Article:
create false documents without the necessity of referring to an original
The use of the Internet to obstruct the normal functioning of a computer
system through the introduction of worms, viruses, or logic bombs can
be referred to as computer sabotage. Computer sabotage can be used to
gain economic advantage over a competitor, to promote the illegal activities
of terrorists, or to steal data or programs for extortion purposes.
access to computer services or systems
Unauthorised access to a computer system can be motivated by a computer
hacker's curiosity or perhaps by a desire to sabotage the computer system.
Hackers frequently impersonate the system administrator using default
maintenance passwords, which the real system administrator failed to change,
to break into the system. The modern hacker can bypass existing system
password protection by creating a Trojan horse program to capture the
passwords of legitimate users of the system.
copying of computer programs
The unauthorised copying and distribution of computer programs can cause
considerable economic loss to the legitimate owners. Several jurisdictions
have dictated that this activity should be subject to criminal sanctions
declined to hold the defendant liable under the wire fraud statute because
his infringement activities of distributing computer software did not
result in a profit. The court went on to rule that criminal and civil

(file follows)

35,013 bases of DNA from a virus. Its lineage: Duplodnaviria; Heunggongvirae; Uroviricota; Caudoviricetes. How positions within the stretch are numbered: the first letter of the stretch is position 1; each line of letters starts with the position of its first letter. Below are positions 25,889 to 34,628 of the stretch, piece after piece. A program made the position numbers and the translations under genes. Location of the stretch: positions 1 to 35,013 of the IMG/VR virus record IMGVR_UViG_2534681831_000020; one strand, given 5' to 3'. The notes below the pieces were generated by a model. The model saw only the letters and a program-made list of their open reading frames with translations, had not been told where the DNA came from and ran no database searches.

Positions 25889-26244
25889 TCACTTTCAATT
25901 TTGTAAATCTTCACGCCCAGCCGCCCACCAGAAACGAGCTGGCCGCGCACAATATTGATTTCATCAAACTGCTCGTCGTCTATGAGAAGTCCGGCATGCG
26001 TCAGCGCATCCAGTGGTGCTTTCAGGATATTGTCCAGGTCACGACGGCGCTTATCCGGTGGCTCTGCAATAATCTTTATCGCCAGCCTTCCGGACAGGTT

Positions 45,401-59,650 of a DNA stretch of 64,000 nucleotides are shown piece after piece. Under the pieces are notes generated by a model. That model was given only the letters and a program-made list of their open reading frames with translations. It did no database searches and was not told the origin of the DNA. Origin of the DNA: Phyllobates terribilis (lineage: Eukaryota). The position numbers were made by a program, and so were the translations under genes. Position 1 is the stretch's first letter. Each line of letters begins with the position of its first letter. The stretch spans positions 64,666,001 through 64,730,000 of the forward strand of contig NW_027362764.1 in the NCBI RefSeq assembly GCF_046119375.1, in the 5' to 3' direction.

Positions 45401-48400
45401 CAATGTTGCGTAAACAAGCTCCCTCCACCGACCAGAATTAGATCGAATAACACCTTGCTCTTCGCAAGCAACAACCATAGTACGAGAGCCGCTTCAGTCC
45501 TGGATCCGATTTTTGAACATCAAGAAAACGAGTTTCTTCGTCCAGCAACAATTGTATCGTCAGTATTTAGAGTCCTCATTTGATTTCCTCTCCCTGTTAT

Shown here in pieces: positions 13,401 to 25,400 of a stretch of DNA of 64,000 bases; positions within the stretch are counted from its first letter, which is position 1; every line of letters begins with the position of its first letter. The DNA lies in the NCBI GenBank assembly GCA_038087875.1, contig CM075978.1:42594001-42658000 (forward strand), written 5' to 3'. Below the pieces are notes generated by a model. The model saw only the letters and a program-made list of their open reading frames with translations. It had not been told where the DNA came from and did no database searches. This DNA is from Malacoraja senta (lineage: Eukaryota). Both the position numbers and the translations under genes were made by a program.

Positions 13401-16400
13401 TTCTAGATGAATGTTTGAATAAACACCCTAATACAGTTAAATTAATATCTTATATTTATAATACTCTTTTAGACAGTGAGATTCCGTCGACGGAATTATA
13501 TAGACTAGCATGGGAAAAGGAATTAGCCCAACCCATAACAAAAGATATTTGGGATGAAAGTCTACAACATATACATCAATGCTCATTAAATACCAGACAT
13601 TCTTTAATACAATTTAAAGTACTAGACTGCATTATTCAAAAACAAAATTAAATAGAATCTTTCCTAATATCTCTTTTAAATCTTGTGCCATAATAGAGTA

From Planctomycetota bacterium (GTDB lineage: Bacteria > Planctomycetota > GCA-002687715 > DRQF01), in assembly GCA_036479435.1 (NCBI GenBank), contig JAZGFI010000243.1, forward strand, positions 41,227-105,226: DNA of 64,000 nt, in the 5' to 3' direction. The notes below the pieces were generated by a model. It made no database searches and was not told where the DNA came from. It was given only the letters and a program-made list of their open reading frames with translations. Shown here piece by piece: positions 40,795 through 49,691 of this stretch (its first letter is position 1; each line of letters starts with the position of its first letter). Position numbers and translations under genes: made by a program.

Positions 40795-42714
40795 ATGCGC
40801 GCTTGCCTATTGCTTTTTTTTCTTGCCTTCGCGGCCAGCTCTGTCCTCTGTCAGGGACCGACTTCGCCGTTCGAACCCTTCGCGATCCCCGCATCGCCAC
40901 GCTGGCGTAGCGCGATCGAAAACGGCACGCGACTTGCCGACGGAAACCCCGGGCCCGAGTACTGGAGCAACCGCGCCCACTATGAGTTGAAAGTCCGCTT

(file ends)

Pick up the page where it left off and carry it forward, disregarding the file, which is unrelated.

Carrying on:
penalties should attach to defendants involved in wilful, multiple infringements
of copyrighted software, even if the infringer lacked commercial motive.
The court left it to the legislature to define the crime and to establish
Cyberstalking refers to the activity of users sending harassing or threatening
E-mail to other users. Women are especially being targeted by cyberstalkers.
For example, a South Carolina woman has been stalked for several years
via E-mail by an unknown person who has threatened her life, threatened
to rape her daughter, and posted her home address on E-mail making it
openly available to anyone with access to the Internet
There are many issues to be resolved in Cyber law. Cyber crime and jurisdiction
are the two most complicated part of cyber-jurisprudence. Policy makers
and lawyers dealing with cybercrime are often confined to referring to
the scarce existing statutes and cases. In cyber-jurisdiction, the Courts
must address the question of which lawmaker has jurisdiction over actions
taking place on the Internet. Due to the exquisiteness of cyber jurisdiction
cases there is a limited amount of law for the legal practitioner to reference.
The Internet can be seen as multi-jurisdictional because of the easy accessibility
into a Web site from anywhere in the world. Determining jurisdiction for
courts is more problematic due to the user's perspective state and national
borders. Therefore a global revolution under universal framework is very
necessary for secured and congenial cyber territory
authors are an Assistant professor; University of Chittagong, a Lecturer,
Premier University Chittagong & advocate and human right activist.